ACFAS recently asked its members to define “professional success.” Members were then asked, “Do you believe you have attained that success?” An overwhelming 93% said yes or they were “on course” to achieve their desired success. This speaks volumes to the professional achievement and pride that ACFAS members feel about themselves - as individuals, as foot and ankle surgeons, and as members of the College.
But the College’s success did not come easily or overnight – and, yes, there are still challenges to overcome. The transformation from chiropodists … to podiatrists … to foot and ankle surgeons was led by thousands of ACFAS members and hundreds of dedicated volunteer leaders who had a vision and devoted themselves to its achievement.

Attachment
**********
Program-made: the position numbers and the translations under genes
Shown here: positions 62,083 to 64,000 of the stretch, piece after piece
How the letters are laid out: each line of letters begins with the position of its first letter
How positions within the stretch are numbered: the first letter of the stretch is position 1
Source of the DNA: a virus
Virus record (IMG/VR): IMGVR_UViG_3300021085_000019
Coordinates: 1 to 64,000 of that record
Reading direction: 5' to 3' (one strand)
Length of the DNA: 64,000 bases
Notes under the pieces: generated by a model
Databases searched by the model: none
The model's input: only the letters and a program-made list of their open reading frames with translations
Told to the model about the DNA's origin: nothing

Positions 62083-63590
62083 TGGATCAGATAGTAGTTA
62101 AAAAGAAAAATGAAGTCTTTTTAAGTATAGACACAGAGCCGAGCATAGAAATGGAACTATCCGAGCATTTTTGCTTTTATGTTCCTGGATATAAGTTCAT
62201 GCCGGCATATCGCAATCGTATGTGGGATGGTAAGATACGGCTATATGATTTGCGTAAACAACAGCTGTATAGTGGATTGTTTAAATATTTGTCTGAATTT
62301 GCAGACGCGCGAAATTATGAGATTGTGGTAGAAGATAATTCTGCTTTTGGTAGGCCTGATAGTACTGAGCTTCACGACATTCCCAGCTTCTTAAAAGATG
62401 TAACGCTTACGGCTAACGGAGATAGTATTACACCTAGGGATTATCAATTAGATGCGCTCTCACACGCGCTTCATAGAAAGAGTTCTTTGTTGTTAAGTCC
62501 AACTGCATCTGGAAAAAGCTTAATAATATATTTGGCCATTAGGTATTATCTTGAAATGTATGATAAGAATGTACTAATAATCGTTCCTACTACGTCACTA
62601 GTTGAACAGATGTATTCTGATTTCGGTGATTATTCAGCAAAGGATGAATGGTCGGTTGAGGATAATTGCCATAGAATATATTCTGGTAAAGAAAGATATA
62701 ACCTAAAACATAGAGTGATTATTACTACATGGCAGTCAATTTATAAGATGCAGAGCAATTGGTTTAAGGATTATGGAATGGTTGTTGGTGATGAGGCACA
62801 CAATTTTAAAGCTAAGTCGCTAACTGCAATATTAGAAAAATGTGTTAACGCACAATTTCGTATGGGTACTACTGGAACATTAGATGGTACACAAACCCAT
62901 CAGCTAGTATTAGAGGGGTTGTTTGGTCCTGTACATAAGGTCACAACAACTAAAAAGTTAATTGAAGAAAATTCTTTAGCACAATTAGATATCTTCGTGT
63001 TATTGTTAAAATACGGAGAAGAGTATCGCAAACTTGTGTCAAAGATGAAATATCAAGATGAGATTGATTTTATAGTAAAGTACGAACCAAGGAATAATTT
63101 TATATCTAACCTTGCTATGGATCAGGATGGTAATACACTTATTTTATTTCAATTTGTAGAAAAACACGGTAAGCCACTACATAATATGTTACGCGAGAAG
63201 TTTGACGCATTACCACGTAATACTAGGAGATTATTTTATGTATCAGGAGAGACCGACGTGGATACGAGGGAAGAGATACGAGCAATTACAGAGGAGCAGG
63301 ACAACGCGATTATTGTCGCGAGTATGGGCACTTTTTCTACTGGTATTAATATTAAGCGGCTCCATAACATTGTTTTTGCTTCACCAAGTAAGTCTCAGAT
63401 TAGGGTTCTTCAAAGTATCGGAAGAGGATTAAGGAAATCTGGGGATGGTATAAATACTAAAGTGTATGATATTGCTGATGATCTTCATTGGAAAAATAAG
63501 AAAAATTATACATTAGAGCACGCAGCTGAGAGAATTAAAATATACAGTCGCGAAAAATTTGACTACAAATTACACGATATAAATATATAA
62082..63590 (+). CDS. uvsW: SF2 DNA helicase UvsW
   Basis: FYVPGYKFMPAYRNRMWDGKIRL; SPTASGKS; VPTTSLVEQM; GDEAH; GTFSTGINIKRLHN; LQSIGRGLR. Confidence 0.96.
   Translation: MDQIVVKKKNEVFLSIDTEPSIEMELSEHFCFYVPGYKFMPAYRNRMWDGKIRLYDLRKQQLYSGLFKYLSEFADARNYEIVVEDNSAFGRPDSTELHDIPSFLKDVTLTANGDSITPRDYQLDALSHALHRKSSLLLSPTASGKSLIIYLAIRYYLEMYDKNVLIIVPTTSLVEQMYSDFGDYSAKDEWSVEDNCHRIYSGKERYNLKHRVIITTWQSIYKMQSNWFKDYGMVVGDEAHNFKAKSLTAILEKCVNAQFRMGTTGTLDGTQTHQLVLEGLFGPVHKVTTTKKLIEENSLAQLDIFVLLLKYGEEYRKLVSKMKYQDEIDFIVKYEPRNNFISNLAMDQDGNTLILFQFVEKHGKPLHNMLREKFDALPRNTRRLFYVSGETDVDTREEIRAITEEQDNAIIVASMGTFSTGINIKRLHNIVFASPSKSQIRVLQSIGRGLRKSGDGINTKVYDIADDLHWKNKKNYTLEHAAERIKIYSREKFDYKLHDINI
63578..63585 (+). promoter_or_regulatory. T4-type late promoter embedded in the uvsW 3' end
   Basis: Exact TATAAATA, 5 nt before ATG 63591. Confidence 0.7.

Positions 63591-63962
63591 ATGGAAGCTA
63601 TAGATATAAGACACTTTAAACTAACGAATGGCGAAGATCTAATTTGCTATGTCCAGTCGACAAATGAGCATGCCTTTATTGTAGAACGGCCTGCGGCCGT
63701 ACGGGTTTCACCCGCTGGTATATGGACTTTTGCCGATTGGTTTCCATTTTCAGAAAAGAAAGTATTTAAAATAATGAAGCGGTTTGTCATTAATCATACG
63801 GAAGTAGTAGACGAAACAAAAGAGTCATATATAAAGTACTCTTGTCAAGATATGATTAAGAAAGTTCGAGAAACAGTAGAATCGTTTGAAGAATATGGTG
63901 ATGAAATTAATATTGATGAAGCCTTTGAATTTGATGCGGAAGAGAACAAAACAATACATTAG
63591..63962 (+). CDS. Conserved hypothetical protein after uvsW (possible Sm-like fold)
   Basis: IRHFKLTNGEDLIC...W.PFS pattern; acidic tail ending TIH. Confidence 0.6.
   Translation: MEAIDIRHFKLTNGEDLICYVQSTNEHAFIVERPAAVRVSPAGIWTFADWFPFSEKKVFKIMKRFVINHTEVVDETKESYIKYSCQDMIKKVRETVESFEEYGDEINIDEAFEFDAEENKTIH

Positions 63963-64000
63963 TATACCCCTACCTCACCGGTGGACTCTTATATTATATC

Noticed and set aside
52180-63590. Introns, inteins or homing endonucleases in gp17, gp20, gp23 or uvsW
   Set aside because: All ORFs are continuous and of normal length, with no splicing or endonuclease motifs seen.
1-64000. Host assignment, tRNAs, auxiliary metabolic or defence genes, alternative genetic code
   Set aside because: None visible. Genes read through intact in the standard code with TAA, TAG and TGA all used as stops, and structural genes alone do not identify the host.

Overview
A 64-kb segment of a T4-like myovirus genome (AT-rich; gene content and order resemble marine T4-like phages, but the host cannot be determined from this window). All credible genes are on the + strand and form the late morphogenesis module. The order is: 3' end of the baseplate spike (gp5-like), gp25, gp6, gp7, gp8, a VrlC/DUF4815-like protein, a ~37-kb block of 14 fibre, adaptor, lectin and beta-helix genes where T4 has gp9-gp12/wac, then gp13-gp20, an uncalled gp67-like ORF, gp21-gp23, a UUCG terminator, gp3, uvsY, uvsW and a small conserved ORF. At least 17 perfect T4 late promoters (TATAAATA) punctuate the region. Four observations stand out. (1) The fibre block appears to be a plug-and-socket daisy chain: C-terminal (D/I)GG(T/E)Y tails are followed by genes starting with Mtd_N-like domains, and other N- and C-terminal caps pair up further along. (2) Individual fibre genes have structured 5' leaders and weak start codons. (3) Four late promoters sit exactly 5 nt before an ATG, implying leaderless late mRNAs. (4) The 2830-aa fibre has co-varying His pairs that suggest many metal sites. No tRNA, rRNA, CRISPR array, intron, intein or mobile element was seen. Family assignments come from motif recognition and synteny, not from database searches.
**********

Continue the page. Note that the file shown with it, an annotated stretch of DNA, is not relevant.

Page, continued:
Here is a synopsis of the College’s and the surgical specialty’s history thus far.
In 1938, Dr. William Stickel, then Executive Secretary of the National Association of Chiropodists, had a vision of a qualifying organization for foot surgeons. He appointed Dr. Douglas Mowbray to develop a group that would identify surgical standards and grant fellowship to candidates who met these criteria. In 1942 the new American College of Foot Surgeons (ACFS) was founded and one of its first achievements was the creation of a rigorous surgical certification process. The process evolved to include submission of case histories with detailed documentation followed by successful navigation of written and oral examinations.